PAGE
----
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Long guns such as carbines require both hands in order to shoot and manipulate them effectively. Because they tend to be long and can be heavy, especially after a couple of hours of shooting, having a means to attach them to your body while giving your own guns a rest is a welcome relief. Slings help you do just that in addition to freeing your hands for other tasks, like fist bumps and high fives. Some slings can even help you stabilize your aim for more accurate shots.

There are many variations of slings used on long guns. For tactical carbine shooters, single- and two-point slings are the most commonly employed, with a few shooters opting for three-point slings.

Let’s take a look at the strengths and weaknesses with select examples of each type.

Single-Point Gun Slings

Single-point slings create a loop that goes over the head with the strap placed on your strong-side shoulder that runs diagonally across the body.  It usually attaches to the carbine with a quick-detach device at the rear of the lower receiver. Your carbine will require a proper mount to attach this sling.

These types of slings keep the carbine oriented towards the front, centerline of the body, making it easy for the shooter to grip the rifle from its resting position. Aside from it being easy to put on and remove, the real strength of this design is that it makes switching the carbine from either shoulder easier. This feature makes it popular with certain law enforcement and military users.

Its weakness is that the gun dangles freely when it is not held in place. When single-points are on the move and not supported, they’ve been known to interfere with movement and even tweak the frank and beans in some painful instances. For those who need to carry their rifles for long stretches of time, you’ll want to know that single-points offer very little in terms of weight distribution, making them uncomfortable to use for long periods of time.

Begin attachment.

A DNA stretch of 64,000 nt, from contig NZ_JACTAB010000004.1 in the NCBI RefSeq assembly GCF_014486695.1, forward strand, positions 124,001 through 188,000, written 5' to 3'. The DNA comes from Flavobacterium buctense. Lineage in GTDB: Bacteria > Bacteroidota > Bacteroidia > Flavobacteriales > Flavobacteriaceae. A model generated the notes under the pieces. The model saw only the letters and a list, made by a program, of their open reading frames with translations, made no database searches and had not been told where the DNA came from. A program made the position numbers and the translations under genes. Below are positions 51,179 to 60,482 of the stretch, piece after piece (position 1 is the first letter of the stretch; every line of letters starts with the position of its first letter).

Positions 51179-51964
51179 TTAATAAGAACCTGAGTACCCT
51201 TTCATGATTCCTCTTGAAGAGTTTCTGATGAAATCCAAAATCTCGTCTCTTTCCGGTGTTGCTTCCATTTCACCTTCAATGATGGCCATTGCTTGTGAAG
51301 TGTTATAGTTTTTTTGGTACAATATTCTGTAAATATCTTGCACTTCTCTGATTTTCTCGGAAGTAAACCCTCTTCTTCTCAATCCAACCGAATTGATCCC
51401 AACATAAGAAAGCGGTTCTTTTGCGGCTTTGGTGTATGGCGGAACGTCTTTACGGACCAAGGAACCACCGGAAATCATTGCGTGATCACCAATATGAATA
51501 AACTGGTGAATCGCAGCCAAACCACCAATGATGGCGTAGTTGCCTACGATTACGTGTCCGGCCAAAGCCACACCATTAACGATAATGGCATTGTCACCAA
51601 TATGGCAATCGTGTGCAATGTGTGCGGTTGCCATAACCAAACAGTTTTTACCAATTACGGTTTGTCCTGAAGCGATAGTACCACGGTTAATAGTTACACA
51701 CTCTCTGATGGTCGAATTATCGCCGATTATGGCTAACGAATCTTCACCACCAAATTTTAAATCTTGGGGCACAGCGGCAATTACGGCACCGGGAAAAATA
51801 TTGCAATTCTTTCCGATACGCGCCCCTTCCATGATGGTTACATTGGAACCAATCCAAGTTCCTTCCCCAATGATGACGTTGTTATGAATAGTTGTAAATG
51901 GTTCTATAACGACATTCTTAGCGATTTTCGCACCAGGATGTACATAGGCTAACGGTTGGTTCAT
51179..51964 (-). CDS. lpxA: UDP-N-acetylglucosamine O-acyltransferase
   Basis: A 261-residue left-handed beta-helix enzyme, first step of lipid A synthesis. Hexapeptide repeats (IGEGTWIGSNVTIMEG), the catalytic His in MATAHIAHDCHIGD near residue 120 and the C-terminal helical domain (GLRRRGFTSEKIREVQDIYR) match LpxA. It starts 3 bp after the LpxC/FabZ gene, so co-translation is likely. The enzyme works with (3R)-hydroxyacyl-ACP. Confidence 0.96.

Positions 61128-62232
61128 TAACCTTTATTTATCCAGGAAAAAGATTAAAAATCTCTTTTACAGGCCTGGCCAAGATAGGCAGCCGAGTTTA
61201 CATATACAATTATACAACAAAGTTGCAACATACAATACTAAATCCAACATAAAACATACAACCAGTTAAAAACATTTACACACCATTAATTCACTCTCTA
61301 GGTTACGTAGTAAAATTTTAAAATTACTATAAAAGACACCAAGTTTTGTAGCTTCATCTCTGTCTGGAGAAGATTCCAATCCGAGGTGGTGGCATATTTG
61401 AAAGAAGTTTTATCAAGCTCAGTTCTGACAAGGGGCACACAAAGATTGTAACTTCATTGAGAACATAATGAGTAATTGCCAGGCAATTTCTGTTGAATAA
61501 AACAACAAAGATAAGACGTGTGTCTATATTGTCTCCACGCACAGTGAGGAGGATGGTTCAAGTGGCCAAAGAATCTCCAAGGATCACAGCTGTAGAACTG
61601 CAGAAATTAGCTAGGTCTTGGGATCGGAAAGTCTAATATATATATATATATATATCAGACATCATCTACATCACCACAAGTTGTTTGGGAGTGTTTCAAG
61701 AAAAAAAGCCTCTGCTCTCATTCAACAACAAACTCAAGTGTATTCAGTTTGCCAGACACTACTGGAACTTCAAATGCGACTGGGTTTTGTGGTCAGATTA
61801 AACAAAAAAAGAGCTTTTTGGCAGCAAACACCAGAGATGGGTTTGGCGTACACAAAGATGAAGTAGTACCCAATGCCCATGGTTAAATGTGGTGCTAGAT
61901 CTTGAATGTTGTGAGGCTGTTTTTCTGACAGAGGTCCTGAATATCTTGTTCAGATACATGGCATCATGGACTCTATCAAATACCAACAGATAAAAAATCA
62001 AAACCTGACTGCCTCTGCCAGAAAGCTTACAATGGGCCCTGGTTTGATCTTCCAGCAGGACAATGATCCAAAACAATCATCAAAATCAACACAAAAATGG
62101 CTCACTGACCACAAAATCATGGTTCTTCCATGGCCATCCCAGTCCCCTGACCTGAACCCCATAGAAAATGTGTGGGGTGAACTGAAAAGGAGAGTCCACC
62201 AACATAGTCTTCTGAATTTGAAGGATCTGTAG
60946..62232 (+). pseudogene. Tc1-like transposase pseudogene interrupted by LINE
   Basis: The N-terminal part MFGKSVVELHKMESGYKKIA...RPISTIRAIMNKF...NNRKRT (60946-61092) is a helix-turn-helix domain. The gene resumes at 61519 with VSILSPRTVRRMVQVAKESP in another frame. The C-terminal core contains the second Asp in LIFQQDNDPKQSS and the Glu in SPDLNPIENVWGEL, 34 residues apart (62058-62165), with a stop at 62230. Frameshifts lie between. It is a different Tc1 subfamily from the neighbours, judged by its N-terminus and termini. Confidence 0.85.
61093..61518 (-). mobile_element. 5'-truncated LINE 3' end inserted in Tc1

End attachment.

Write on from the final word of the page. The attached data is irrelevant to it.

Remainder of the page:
Positives  Great for shoulder transitions; easy to use; quickly disconnects from the carbine.

Negatives  Dangles the carbine when not being held; poor weight distribution.

Two-Point Gun Slings

The modern two-point is probably the most popular style sling to use with carbines today. Modern two-point slings differ from traditional types in that they are equipped with adjustment loops or hardware to quickly allow for length adjustment. They are connected at two points: one at the front and one on the stock of the carbine, either directly to the carbine or with quick-detach hardware. Depending on your method of attachment, specialized sling mounts may be required. There are several ways you can wear a two-point sling, including over one shoulder, across the front of the body with the carbine resting diagonally on your back or across your body with the carbine on your front side.

Two-point slings really shine when used as shooting aids. Because they are designed for quick adjustment, they can be rapidly and effortlessly snugged tight to help brace the rifle to the shooter for a more stable shooting position, which can result in a more accurate shot. This style of sling doesn’t have many weaknesses except they do require the user to unsling when transitioning from the strong to weak side shoulder and vice versa.

Positives  Multiple methods of use, doubles as a shooting aid, comfortable extended carry.

Negatives  Must be unslung for transitional shoulder shooting.

Three-Point Gun Slings

The name three-point is a misnomer since three-point slings only attach to the carbine at two points. The third point is actually the shooter him or herself, with a strap that wraps around the body. By and large, the majority of shooters no longer use three-point slings. Three-points are designed to secure the rifle to the user, which they do well. However, this type of sling can make movement between sling, carbine and you unduly restrictive.

The advantage of three-point slings is that the carbine remains securely attached to the shooter when it’s not held. The problem with these slings is that they can be complicated to install and use. They may get hung up on gear and interfere with the operation of the gun, especially AR-15 type rifles. Transitional shooting can be difficult with this type of sling.

Positives 
Secure, the sling keeps your rifle out of the way while you’re moving

Negatives 
Complicated, interferes with gun operation, forget about transitioning shoulders

For more information on the products mentioned above, please visit the following websites:

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